sugaplum  for anyone who wants to see it: FA 2019 pg591 +1  


Patient has a fracture to the inferior orbit. This can dmg V2 or entrap the IR muscle. Only IR entrapment would impair vision.

nlkrueger  if this isn't a globe rupture than idk what is tbh +2  
mousie  the air in the center of the globe made me think rupture too ..... +  
sajaqua1  There may be some global rupture, but impairment of one of the ocular muscles causing diplopia would still be the best explanation for this patient's double vision. +1  
catch-22  Globe rupture leads to entrapment of the IR muscle which causes diplopia. The question is asking what is causing his visual complaints, which is diplopia, not loss of vision. +  


Envelopes benefit the virus in that the virus will look like the host, facilitating fusion. However, an enveloped virus is generally less stable than a naked icosahedral virus (naked viruses are generally icosahedral).

docred123  So do these patients have h.Flu? What was the giveaway? Thanks +  
mousie  I chose Enveloped simply bc it said dies when heated, not sure if there where any other clues to narrow this down or make me feel more confident in my choice but I went with it anyway +3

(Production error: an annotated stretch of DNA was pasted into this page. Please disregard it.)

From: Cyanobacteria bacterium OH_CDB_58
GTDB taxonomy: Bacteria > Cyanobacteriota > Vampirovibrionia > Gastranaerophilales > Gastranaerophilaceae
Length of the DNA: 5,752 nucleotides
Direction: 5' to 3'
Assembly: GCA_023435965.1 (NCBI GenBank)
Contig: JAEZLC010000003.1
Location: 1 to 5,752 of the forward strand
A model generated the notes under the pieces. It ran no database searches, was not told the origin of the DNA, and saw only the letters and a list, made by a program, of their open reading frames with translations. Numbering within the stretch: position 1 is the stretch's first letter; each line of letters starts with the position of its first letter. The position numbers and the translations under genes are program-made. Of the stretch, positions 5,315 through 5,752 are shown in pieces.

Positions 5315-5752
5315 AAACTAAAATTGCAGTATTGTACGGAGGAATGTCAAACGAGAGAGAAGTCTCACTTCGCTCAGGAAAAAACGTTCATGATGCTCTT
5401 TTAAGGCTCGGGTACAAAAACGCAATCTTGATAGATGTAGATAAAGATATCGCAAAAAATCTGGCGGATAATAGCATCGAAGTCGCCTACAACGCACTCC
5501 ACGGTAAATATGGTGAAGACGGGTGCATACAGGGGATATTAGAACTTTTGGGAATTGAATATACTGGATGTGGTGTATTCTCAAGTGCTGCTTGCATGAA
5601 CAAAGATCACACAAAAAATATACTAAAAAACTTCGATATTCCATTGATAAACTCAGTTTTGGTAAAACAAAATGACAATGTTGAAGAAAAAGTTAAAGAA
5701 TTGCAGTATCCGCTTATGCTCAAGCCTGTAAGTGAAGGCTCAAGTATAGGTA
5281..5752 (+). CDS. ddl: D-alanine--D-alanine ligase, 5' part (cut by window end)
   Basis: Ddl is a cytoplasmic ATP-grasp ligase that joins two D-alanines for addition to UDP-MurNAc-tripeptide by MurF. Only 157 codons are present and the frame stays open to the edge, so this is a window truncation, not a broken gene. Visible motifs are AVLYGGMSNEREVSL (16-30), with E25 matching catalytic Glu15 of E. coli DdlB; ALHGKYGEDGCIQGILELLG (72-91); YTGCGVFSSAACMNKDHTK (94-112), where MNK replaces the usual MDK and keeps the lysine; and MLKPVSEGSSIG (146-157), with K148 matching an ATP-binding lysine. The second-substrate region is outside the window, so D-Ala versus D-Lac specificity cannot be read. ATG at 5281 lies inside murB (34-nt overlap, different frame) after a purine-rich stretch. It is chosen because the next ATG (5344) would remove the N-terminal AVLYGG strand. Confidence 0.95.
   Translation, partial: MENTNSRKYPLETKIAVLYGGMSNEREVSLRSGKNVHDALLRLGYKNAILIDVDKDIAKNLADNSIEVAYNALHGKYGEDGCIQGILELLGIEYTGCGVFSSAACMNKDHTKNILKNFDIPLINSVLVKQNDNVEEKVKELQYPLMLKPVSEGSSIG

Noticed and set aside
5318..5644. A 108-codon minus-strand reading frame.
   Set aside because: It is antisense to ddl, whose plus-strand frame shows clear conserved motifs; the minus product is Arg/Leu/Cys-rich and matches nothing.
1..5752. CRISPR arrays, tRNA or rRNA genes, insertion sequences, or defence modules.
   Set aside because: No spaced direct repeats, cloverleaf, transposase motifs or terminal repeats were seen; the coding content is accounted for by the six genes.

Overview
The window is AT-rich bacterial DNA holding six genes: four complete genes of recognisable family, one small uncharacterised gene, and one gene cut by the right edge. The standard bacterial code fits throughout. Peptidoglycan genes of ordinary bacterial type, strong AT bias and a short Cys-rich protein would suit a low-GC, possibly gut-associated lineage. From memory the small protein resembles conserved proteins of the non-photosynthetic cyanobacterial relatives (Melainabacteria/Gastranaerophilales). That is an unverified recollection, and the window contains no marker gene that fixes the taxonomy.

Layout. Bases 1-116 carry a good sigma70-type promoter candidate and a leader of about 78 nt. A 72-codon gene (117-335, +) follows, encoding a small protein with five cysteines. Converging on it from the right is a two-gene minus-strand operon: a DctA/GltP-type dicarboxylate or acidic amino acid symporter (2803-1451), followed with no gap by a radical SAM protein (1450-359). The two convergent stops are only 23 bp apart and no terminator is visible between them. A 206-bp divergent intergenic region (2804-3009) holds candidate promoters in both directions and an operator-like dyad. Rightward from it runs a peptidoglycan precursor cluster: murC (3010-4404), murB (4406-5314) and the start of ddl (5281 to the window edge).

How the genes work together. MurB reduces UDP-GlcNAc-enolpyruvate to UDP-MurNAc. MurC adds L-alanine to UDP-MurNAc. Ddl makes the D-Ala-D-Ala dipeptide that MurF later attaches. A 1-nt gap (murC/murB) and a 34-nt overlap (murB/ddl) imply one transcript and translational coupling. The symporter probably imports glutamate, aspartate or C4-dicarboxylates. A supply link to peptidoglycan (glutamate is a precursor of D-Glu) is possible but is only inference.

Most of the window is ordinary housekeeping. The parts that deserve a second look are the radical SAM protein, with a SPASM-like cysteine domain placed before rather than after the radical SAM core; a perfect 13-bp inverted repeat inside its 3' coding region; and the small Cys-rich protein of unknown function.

eclipse  I don't think they expected us to narrow down the answer to a specific virus. Enveloped viruses tend to be less stable (?) than the non-enveloped ones and don't survive as well under harsher environments (outside human's body, heat, etc.) +  


submitted by seagull(437),

i'm still convinced this is irritable bowel syndrome. Change my mind.

mousie  haha I picked this too bc she's 44.... isn't celiac something that would present much younger?? but I don't think IBS would cause an iron deficiency anemia is the hint they were trying to give us. +  
sympathetikey  If it was IBS, they would have mentioned something about them having abdominal pain, different stool frequency, and then relief after defecation, me thinks. +  
aknemu  I was between celiac sprue and IBS but what pushed me towards celiac's was a few things: 1. The Iron deficency anemia (I think that would be unlikely in IBS) 2. Steatorrhea (which would also be unlikley in IBS) 3. Osteopenia- I was think vitamin D deficency 4. Lack of a psychiatric history +4  
catch-22  IBS is a diagnosis of exclusion. If you haven't excluded Celiac (and this can't be excluded based on epidemiology alone), you can't diagnose IBS. +4  


submitted by docred123(3),

Can someone please further explain this question? What biostatistical analysis should I be thinking about?